I have written about the importance of a society being populated with people who have internalized virtuous values and behaviors. The family is the primary institution for socializing children into virtuous people. The family is aided in this socialization by a variety of intermediary institutions, most notably for Christians, the Church.
However, it doesn’t take much observation to see that a great many people in our free market capitalist society live by less than virtuous values. Whether it is corporate executives plundering pension funds, drug dealers leading millions into addiction, porn producers degrading human beings, or just every day folks drowning in debt to “keep up with the neighbors,” not everyone makes virtuous decisions. As we each examine our own lives we can point to less than virtuous decisions we have made.
The libertarian idea that all we need to do is to lift all restraints and people will behave virtuously does not take seriously the fallen nature of humanity and the inclination toward evil. Boundaries are critical for a virtuous and just society. They restrain the most virulent forms of evil behavior, thus providing a safe space where virtuous behavior can flourish.
But where do we put the boundaries? This is always leads to a dilemma. Does the fact that I didn’t rob the bank I visited today make me a virtuous person? Not necessarily. It is entirely possible that I very much wanted to rob the bank but the threat of years in prison was of greater concern to me than the potential financial reward. I was compelled to behave in a way that a virtuous person would behave without necessarily having internalized the virtuous values. This gives the semblance of virtue when in fact it is only the avoidance of negative consequences. Remove the negative consequences and the desired behavior will end.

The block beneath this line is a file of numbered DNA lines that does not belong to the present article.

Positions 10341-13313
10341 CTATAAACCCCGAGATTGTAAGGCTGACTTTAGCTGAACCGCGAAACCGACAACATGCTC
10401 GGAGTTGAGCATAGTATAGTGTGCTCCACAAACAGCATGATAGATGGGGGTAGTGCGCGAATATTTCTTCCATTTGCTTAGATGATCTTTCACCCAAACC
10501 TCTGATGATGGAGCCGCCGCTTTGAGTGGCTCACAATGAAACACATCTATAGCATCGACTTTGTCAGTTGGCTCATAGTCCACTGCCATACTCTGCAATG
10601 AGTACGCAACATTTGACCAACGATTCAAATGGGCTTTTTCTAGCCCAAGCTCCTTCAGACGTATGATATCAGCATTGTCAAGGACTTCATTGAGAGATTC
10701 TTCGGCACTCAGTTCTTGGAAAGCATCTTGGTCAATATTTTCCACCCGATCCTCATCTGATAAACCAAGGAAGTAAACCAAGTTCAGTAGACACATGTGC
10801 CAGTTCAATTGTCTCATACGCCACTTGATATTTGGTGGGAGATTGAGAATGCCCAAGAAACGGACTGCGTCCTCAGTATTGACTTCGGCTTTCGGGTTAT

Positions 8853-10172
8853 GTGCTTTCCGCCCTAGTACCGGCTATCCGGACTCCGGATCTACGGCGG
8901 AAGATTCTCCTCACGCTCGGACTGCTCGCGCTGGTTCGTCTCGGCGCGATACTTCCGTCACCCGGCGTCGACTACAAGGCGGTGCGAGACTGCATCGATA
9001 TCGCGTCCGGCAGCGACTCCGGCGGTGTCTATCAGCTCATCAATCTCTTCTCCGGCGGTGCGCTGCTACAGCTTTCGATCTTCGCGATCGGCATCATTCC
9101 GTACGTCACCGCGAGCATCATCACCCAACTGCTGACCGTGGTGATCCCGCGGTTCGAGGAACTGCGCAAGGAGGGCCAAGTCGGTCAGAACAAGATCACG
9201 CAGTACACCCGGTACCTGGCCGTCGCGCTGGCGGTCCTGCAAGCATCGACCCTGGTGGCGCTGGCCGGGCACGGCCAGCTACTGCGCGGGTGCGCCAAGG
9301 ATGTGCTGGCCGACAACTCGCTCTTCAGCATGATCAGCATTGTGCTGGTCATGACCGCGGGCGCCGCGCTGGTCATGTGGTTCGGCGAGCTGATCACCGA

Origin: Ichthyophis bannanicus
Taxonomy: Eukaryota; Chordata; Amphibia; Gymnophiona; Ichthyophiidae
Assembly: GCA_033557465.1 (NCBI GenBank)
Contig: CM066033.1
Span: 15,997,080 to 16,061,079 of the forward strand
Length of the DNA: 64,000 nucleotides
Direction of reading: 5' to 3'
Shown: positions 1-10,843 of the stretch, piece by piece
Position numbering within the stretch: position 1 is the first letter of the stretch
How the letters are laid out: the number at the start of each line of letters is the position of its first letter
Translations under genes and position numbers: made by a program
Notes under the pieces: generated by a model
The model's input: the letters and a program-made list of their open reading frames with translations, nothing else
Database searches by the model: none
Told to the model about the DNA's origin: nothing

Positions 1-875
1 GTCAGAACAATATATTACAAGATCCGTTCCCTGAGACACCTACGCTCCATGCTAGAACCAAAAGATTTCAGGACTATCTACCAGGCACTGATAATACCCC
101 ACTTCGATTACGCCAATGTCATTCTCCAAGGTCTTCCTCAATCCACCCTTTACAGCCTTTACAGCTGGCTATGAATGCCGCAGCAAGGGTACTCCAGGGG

The trap for conservatives and liberals is to use of the state to compel certain behavior rather than seeking a populace that behaves virtuously out of internalized values. Ironically, the more we try to force good behavior the more externalized, rather than internalized, the motivations for good behavior become. Conservatives tend to look for external means to control bad social behavior and liberals tend to look to external controls to control bad economic behavior. Take away the external motivations and the good behavior dissipates as well.
Therefore, a society without state enforced boundaries will lead to rampant corruption and evil behavior. Virtue is destroyed. A society where every boundary is defined and enforced by the state prevents the internalization of values. Virtue is also destroyed. This is the virtue dilemma.
The virtue dilemma is why overly ideological commitments to a libertarian, conservative, or liberal mindsets are not usually helpful in discerning a solid biblical response to public policy. As Christians, we are always weighing essential boundaries against the goal of seeing each human being living up to their full potential as virtuous eikons of God. Our primary strategy is the transformation of the broken eikons. The more poorly the Church does its job at creating virtuous people, the more other institutions, like the state, must intervene in order to keep a stable society. This puts more power in the hands of the state and, as already noted, power corrupts and absolute power corrupts absolutely. That is why a prolonged slide away from virtue driven behavior makes a society more and more vulnerable to totalitarian control. Too much power concentrated in the hands of the most benevolent state will ultimately lead to corruption. Strong families, and strong intermediate institutions that support them, are essential for a prosperous society.